“Mindfulness is about being fully awake in our lives. It is about perceiving the exquisite vividness of each moment.”
“Mindfulness is a therapeutic technique that can help you manage and prevent feelings of depression, stress, anxiety, or discontent. It enables anyone who practices it to live a more attentive, appreciative and vibrant life.”
Oxford Mindfulness Centre
Mindfulness at MindfulLife.online
My approach is secular. To benefit from the courses and meditations you’ll find here you don’t need to subscribe to any religion or even feel spiritual.
My may feel increasingly spiritual as your practice deepens. That is entirely a matter for you! Some of the readings I recommend, for example, will be rooted in these areas, and you’ll be able to take what you need from them to enhance your own mindful life.
I’ve been drawn to a spiritual world view for many years, and Buddhist philosophy makes increasing sense to me. No doubt I’ll be blogging about that in the coming months.
Is there a difference between mindfulness and meditation?
Yes, although they also overlap significantly too.
Mindfulness, in essence, is learning to see the world contunually through what Buddhists call ‘beginner’s mind’. Rather than taking our daily experiences for granted, we look at the world as if we are seeing it for the first time. That’s why there’s an emphasis on living in the now.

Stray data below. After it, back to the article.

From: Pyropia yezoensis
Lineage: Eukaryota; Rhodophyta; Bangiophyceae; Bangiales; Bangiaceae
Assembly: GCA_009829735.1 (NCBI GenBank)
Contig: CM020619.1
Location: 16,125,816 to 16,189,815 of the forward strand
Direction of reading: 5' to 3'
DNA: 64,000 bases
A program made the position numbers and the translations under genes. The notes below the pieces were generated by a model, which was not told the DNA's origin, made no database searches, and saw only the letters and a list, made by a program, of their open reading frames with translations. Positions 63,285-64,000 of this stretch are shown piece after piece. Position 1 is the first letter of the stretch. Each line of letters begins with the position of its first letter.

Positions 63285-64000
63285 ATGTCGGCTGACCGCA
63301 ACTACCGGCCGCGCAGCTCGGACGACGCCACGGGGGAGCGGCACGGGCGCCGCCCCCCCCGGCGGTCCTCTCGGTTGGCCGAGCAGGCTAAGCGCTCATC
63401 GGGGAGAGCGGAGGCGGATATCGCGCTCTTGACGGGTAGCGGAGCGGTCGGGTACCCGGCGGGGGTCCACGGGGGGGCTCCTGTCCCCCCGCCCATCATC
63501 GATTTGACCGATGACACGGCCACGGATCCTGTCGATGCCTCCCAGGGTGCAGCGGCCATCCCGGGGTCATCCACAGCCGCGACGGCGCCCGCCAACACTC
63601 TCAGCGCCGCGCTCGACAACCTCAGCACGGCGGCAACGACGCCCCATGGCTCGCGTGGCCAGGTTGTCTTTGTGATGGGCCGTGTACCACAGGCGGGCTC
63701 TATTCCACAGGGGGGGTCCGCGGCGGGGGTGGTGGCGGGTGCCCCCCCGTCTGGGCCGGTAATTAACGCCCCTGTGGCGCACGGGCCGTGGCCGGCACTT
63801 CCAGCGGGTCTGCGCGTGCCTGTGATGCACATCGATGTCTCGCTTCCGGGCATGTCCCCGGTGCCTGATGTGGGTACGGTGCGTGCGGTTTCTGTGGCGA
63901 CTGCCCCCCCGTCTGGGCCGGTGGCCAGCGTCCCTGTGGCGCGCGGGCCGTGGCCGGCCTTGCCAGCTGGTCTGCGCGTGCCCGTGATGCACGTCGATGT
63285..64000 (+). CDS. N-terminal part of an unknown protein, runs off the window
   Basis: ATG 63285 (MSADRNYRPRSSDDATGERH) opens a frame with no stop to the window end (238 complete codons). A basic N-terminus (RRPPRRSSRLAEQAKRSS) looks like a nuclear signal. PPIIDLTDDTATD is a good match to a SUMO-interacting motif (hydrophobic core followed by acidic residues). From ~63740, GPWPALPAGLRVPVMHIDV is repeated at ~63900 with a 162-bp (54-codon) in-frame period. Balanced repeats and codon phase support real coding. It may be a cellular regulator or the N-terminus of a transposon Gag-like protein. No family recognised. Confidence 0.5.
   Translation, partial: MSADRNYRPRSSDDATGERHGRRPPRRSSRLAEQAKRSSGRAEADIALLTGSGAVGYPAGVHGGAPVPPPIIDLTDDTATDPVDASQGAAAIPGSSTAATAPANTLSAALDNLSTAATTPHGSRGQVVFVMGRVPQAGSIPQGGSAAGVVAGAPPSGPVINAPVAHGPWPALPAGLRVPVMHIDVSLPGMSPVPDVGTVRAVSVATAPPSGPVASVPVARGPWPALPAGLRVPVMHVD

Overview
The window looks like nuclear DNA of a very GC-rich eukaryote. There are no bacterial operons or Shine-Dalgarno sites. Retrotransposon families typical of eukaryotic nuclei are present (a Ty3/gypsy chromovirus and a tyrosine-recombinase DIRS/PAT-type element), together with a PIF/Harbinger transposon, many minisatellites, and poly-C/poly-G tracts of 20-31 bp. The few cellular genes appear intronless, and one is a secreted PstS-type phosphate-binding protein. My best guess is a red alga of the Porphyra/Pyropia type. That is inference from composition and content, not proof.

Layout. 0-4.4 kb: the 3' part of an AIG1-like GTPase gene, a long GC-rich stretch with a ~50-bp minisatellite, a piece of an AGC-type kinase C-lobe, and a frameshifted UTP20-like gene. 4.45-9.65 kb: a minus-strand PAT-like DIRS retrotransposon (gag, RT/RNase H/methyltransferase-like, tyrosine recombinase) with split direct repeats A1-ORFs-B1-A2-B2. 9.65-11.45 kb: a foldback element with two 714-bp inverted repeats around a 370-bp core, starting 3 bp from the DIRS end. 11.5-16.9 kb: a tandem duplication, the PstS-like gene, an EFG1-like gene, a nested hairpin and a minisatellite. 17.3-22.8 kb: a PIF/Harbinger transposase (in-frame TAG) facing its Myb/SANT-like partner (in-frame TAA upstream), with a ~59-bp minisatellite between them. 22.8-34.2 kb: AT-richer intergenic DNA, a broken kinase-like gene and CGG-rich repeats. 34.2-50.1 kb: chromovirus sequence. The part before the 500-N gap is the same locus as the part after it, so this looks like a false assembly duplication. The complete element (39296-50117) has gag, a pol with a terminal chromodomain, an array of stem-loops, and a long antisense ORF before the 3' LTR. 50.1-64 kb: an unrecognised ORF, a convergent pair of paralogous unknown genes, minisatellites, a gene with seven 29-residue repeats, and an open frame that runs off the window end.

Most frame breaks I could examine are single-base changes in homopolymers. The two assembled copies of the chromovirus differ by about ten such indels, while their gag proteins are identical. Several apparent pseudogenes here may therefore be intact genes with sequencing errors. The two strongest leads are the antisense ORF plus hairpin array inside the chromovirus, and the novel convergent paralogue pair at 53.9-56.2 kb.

Meditatation takes us on an inner journey. What are we thinking and feeling and how can we change that (if we need to). One source of stress, for example, is ‘monkey mind’, where we just don’t seem to be able to focus and our thoughts are jumping all over the place. Through meditation we can learn to tame the monkey – either through guided meditation or via sitting in silent contemplation.
To take this a little further, read this article on Insight Timer (one of my favourite mindfulness resources).